Congratulations -- you have made it past the résumé review and have been selected for an interview. Before you take that call or go to the in-person meeting, remember to do these five things.
1. Review what you have sent so far. Retrieve the exact résumé and cover letter that you submitted for the position. Many job seekers customize their résumé and cover letter for each position, so reviewing your documents ensures you know what the interviewer saw before selecting you. Be prepared to discuss anything listed on your cover letter or résumé. You also want to make several copies of that same résumé to bring with you to an in-person meeting.
2. Compare the job description to your résumé. First, highlight the top three to five requirements of the role. Next, set up a "side by side" comparison of what the role requires and how your background lines up. Third, write out examples that succinctly demonstrate that you possess the desired skills/traits. Fourth, practice saying those examples in front of a mirror OUT LOUD. It may seem awkward, but the interviewer can only judge what you say and how you say it, not what is in your head. Practicing in front of a mirror ensures that the words flow well and that you look comfortable while saying them.
3. Research the latest news/events at the company. Using LinkedIn, the corporate website, Twitter, Facebook and Pinterest, read any current company updates. Pay close attention to items that may impact your targeted role or your targeted role may have an impact on these events. For example, if you notice several recent changes in the company's management team, note if any of those managers had oversight of your potential department. Was a replacement hired? What was this person's previous work experience? Can you see any trends that prompted changes or resulted after changes? Listing all of this is a great way to cement the events in your memory and to better organize the information in a useful way.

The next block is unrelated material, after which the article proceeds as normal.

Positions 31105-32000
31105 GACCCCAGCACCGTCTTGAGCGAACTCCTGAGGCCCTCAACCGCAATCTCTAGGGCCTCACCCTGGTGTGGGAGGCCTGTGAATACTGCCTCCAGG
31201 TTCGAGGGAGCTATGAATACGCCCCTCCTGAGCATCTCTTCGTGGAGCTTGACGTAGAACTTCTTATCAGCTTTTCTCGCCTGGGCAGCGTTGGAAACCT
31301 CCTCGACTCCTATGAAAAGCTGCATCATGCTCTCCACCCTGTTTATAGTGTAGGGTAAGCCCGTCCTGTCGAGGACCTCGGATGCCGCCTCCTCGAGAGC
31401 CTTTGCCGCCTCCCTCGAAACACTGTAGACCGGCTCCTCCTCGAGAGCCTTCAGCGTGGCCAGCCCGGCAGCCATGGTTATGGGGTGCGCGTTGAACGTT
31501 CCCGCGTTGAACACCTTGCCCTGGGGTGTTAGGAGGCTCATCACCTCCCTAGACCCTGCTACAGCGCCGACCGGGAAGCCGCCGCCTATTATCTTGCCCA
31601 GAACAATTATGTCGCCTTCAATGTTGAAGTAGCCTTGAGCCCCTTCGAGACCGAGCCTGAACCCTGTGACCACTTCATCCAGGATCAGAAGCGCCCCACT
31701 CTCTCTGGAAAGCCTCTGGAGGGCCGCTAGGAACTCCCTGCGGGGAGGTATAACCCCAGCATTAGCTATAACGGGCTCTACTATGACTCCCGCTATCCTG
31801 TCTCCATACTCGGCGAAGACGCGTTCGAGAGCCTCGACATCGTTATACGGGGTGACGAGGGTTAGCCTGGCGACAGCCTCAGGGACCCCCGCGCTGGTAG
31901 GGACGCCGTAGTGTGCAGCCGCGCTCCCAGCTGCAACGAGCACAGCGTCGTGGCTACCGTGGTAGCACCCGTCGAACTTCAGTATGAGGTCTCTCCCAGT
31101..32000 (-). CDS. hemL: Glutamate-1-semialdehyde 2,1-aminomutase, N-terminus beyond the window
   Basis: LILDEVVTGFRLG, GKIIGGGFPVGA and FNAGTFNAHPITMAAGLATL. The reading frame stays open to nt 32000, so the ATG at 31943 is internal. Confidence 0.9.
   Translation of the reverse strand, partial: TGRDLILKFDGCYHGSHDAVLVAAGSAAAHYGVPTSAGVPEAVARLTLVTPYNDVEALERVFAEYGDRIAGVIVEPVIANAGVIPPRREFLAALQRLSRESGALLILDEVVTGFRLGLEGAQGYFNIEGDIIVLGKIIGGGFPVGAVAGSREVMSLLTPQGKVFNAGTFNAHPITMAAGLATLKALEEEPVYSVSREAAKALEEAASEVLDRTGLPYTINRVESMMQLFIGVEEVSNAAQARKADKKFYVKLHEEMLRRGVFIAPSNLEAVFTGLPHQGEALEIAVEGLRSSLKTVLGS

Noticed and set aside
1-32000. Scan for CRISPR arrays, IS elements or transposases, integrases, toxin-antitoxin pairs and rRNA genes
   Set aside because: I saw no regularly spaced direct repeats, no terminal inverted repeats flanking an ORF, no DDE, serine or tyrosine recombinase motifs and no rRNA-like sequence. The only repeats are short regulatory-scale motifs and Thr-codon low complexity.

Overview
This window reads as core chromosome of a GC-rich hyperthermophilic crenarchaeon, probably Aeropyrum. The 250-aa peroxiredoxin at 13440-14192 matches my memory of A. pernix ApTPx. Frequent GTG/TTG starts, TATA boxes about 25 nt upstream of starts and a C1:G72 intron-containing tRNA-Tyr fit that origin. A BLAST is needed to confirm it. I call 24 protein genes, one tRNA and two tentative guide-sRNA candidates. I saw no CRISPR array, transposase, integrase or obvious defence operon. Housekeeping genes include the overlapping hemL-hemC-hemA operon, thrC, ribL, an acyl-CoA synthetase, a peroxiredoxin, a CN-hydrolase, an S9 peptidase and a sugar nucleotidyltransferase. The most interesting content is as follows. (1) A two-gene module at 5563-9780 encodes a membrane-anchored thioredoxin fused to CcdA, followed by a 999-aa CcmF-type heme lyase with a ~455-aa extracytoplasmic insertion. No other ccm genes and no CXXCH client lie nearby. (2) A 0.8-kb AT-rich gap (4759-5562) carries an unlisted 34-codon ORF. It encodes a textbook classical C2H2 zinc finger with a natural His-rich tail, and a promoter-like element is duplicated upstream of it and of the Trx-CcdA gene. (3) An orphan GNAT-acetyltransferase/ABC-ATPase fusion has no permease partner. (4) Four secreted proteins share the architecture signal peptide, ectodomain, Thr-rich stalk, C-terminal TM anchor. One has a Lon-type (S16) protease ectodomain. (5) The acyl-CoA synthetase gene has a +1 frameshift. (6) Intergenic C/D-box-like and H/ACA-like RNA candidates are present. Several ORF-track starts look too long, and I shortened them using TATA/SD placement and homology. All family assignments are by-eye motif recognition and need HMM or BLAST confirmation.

4. Turn the research into questions. People are frequently hired based on their questions more than their answers. The reason for this is that well-thought-out questions display research, deeper understanding of the position/company/industry and effort beyond the average job seeker. Using the information gained during the research process, create questions that show your knowledge and interest. If you can find the answer to your question on the company website, that is a clear sign that you should not ask it during the interview.
5. Practice the messy stuff. Review your résumé and determine how you will describe any weak spots or areas of uncertainty. The interviewer only knows what you have submitted in writing before the interview. When a job seeker seems uncertain or rambles when asked a question, it is a sign to an interviewer that this is an area that may need to be discussed in more depth to gain clarity. If you are clear in your presentation, you are less likely to send a red flag that triggers more probing. A confident delivery puts an interviewer at ease.
Preparation is the No. 1 thing a job seeker can do to perform better in an interview. Whether it is on the phone or in person, communicating that you know your own candidacy, how it matches to the job and have a strong sense of the employer make for a successful interview. The work you do before the meeting is viewed as insight into the work you will do as an employee. These five tips allow you to make a great impression by preparing before you speak.
Robin Reshwan is the founder of Collegial Services, a consulting/staffing firm that connects college students, recent graduates and the organizations that hire them and a certified Women's Business Enterprise (WBE). She has interviewed, placed and hired thousands of people across a broad spectrum of companies and industries. Her career tips and advice are used by universities, national clubs/associations and businesses. A Certified Professional Résumé Writer, Robin has been honored as a Professional Business Woman of the Year by the American Business Women's Association. She graduated Phi Beta Kappa and as a Regents Scholar from University of California, Davis.
- Employment & Career